4. Extraordinary People And Things Represent The Work-Product Of Many Hands. It is tough to make something or someone extraordinary all by yourself. Figure out how you can contribute to something extraordinary, and you’ll have a job for life. Britney Spears, the person, has assaulted us with her ordinariness for many years now, but before that, when she had handlers and people controlling her public image, we might have been fooled for a while, even if just for a few minutes, that she was something special. And, even now, if you ask a certain subset of younger girls, they’ll tell you that Britney is something special, but only because many many talented people helped to make her so. And those people all found their paths in the construction of something extraordinary.
  5. The Need To Believe Is The Most Extraordinary Thing Of All.
    Returning to Jane Aldridge for a moment, shortly after I discovered her blog, I shared it on Twitter. Several people replied because they, too, were amazed by the blog. Inevitably, the topic of authenticity was broached, because as is the case with all things internet, we had a general distrust of all things we could not confirm with absolute certainty based on our own experience. In the process of this discussion, I made the following tweet expressing my skepticism about the possibility of a 16-year-old, even an extraordinary one, using the phrase, “cupidity of my generation”:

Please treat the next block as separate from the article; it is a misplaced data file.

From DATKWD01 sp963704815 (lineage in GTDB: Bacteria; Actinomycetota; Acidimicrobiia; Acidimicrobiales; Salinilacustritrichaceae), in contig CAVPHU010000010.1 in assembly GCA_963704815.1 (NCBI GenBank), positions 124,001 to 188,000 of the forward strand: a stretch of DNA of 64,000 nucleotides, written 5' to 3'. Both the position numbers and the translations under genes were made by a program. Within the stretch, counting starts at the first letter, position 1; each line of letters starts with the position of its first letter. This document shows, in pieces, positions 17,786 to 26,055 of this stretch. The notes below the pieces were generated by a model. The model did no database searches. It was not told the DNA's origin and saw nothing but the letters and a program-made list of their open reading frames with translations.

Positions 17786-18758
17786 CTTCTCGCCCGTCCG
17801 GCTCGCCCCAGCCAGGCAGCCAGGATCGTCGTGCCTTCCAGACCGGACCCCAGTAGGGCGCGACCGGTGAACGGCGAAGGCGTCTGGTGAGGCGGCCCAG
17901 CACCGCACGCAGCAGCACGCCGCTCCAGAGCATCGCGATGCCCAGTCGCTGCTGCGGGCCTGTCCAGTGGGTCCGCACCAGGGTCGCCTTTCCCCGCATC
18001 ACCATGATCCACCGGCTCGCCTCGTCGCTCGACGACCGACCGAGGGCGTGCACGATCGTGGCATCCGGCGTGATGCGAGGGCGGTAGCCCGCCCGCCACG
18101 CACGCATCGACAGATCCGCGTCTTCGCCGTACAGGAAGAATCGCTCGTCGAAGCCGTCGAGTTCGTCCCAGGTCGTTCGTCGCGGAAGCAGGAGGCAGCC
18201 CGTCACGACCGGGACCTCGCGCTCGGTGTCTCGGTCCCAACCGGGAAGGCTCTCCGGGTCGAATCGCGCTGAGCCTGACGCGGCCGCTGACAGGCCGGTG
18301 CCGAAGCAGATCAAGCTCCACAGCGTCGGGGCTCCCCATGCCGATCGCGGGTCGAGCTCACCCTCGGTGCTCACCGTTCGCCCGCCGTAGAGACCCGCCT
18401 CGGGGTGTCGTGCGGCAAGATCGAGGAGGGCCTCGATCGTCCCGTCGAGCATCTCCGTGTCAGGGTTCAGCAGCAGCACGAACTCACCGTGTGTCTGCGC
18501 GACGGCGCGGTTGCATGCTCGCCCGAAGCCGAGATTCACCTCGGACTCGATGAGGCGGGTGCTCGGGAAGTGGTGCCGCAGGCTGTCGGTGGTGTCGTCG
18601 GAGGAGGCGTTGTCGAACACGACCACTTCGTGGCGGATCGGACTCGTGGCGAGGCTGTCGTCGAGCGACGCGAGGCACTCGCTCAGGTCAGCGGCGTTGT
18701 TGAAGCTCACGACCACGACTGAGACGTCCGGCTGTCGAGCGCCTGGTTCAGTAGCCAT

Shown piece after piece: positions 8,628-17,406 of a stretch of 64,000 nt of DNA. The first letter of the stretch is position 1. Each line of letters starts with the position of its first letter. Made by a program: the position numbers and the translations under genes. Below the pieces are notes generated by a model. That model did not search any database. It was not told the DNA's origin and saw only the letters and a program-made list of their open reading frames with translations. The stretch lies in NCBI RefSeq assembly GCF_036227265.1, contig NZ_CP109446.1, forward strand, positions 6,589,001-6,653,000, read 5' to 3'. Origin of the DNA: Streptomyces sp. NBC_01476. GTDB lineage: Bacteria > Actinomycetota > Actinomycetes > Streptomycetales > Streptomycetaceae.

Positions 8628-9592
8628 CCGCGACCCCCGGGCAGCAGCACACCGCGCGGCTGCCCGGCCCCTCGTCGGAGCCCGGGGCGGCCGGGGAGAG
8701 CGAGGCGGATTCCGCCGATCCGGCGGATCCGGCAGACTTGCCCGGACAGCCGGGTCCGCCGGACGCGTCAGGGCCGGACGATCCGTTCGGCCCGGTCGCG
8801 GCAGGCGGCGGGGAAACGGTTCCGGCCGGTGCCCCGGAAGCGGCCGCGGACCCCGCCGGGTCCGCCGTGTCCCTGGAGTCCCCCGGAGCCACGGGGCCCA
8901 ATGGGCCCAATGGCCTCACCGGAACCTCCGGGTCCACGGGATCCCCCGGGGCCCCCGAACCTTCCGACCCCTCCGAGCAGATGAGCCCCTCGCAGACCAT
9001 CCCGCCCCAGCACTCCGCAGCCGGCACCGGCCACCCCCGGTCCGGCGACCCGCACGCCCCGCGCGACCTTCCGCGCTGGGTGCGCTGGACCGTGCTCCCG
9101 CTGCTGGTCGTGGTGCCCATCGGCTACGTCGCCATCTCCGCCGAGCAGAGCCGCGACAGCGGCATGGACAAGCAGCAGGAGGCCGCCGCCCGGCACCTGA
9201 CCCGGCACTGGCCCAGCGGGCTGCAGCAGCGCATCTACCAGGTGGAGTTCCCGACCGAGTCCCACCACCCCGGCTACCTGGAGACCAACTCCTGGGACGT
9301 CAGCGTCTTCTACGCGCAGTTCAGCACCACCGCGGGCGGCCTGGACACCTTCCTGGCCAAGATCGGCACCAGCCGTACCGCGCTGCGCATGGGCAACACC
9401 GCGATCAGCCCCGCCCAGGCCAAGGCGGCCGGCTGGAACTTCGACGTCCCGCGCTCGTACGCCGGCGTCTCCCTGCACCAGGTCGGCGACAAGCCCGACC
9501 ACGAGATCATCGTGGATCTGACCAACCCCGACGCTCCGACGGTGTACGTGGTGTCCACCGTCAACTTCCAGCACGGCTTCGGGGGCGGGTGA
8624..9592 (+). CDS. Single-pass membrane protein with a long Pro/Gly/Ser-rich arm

I just kept stumbling on that phrase — keep stumbling on it — because for someone so young to use it is foreign to my experience. And even though Jane Aldrdige responded to me on Twitter about the authenticity of her blog, it was one of the more “trollish” responses that made me realize that I had missed the point wholesale.

    That the fact that this kind of word usage, or this kind of precociousness, or this kind of wealth being made accessible to someone so young is foreign to my experience is at the essence of what makes this blog extraordinary. If she had not used that word, perhaps I wouldn’t have found the blog so remarkable. And more importantly, it does not matter if it is “true” or not, because it — whatever it is — makes people believe, and that is what is most powerful. Tap into that belief, and you can make something remarkable yourself.